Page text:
Browsing by Author "Dastmalchi, Keyvan"

Sort by: Order: Results:

Now showing items 1-1 of 1
  • Dastmalchi, Keyvan (Helsingfors universitet, 2008)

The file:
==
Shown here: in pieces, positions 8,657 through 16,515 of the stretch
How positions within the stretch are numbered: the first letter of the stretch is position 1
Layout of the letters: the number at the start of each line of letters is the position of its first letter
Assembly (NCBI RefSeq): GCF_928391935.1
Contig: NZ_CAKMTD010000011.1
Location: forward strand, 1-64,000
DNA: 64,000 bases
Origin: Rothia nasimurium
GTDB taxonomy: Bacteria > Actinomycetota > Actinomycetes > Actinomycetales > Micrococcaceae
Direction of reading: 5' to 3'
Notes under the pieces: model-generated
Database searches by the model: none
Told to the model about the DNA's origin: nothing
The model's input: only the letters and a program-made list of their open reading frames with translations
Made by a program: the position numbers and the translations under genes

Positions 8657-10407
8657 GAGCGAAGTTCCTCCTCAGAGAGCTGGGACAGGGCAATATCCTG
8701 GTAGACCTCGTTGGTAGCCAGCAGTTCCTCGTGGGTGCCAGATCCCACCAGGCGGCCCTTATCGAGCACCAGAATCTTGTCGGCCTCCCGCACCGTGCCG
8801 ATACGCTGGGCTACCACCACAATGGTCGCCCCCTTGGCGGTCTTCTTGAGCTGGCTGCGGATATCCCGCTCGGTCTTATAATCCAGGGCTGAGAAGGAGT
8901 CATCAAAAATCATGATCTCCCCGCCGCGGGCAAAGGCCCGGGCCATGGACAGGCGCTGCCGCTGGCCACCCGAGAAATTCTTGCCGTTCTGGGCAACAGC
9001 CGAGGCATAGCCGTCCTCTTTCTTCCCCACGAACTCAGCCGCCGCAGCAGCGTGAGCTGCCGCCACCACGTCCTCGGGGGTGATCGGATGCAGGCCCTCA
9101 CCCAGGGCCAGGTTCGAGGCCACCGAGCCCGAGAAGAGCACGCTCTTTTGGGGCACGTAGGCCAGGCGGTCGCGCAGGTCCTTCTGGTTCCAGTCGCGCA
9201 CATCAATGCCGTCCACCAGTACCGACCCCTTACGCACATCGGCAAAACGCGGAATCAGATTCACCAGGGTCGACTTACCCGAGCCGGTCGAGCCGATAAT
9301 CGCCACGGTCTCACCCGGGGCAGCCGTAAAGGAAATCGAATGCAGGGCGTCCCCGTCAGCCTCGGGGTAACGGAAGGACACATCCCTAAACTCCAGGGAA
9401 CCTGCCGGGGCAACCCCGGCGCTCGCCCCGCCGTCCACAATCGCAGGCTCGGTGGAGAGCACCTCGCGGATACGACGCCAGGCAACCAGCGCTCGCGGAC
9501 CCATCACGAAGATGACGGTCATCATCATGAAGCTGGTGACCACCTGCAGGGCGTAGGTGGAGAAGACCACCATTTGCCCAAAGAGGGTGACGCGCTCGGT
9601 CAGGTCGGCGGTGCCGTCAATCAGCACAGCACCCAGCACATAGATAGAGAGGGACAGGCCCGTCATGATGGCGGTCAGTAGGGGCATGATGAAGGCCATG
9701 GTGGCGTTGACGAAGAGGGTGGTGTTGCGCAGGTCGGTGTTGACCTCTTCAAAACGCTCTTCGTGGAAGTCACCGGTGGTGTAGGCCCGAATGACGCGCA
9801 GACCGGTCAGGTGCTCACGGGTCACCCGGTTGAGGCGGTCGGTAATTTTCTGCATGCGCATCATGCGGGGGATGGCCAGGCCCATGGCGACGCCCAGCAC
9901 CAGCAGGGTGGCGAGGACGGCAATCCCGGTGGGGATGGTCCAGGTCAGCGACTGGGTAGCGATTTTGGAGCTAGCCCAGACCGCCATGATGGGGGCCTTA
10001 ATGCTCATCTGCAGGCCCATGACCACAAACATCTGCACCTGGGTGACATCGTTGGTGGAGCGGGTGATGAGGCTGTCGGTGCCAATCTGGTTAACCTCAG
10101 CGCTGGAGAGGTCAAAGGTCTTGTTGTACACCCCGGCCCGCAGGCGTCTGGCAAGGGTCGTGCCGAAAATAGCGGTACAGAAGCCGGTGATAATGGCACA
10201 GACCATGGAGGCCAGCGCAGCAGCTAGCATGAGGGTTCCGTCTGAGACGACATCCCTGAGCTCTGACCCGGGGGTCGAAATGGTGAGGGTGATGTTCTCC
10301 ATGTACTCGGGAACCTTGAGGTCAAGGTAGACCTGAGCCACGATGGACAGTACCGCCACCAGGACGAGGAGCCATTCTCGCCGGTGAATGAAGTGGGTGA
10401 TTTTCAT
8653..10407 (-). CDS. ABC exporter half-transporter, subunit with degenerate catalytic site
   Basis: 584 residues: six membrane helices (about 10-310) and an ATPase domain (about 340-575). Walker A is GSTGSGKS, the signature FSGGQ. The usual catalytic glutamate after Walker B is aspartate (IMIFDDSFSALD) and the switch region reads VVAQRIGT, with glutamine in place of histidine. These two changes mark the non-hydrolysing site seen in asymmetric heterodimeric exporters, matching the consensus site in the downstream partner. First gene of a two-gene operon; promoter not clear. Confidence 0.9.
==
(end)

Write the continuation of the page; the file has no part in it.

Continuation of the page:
Oxidative stress has been proposed to play a cardinal role in the aetiology and pathogenesis of Alzheimer’s disease (AD). Therefore, antioxidants have been studied for their therapeutic potential in AD therapy. However, there is still a need for novel sources of antioxidants. Recently, there has been an increased interest in aromatic and medicinal plants as sources of natural antioxidants. The plants Dracocephalum moldavica L. and Melissa officinalis L., which belong to the family Lamiaceae, have been used in Iran for their culinary usefulness and medicinal properties. Therefore, extracts of the plants were screened for antioxidant properties in a battery of in vitro assays. The plant extracts demonstrated a wide range of antioxidant activities. Furthermore, because it was important to determine which constituents present within the extracts may contribute to the observed activity, compositional fingerprint analyses were carried out using HPLC-PDA techniques. The extracts were found to contain polyphenolic compounds such as hydroxylated benzoic and cinnamic acid derivatives and flavonoids. Rosmarinic acid was the most abundant constituent in both plants. The plant M. officinalis has been used since antiquity in the treatment of cognitive dysfunction. The plant was recently assessed for its clinical efficacy against AD and was found to be effective in the management of mild to moderate AD patients. According to a review carried out by the author, screening of medicinal plants for bioactivities relevant in the treatment AD can provide useful leads in the discovery of drugs against AD. Therefore, in addition to antioxidant evaluation, M. officinalis was screened for another bioactivity relevant to AD therapy, viz. acetylcholinesterase (AChE) inhibition. The plant extract showed AChE inhibitory activity, which formed the basis for activity guided fractionation. The extract was fractionated using semipreparative scale HPLC fractionation. Fractions were subsequently subjected to AChE inhibitory screening. Most of the fractions demonstrated inhibitory activity and were proved to be significantly (P < 0.05) more potent than the crude extract. This is an indication of the complex nature of potential interactions between various components within the extract. The contents of the most potent fraction were tentatively identified as a mixture of cis- and trans-rosmarinic acid using LC-DAD-MS and NMR techniques. There is a need to further investigate the efficacy of these chemical constituents in in vivo AD models. The remaining potent fractions should be analysed further to determine the identity of their chemical constituents and the possibility of a correlation existing between antioxidant activity and AChE inhibition should be investigated. The current study showed the multifaceted nature of antioxidant action of D. moldavica and M. officinalis. Furthermore, the latter demonstrated AChE inhibitory activity. A review of the potential benefits of ethnopharmacological screening of plants in AD therapy was made and the importance of bioactivity guided screening and fractionation of medicinal plants was highlighted. It can be concluded that M. officinalis is a potential source for discovery and development of drugs against AD.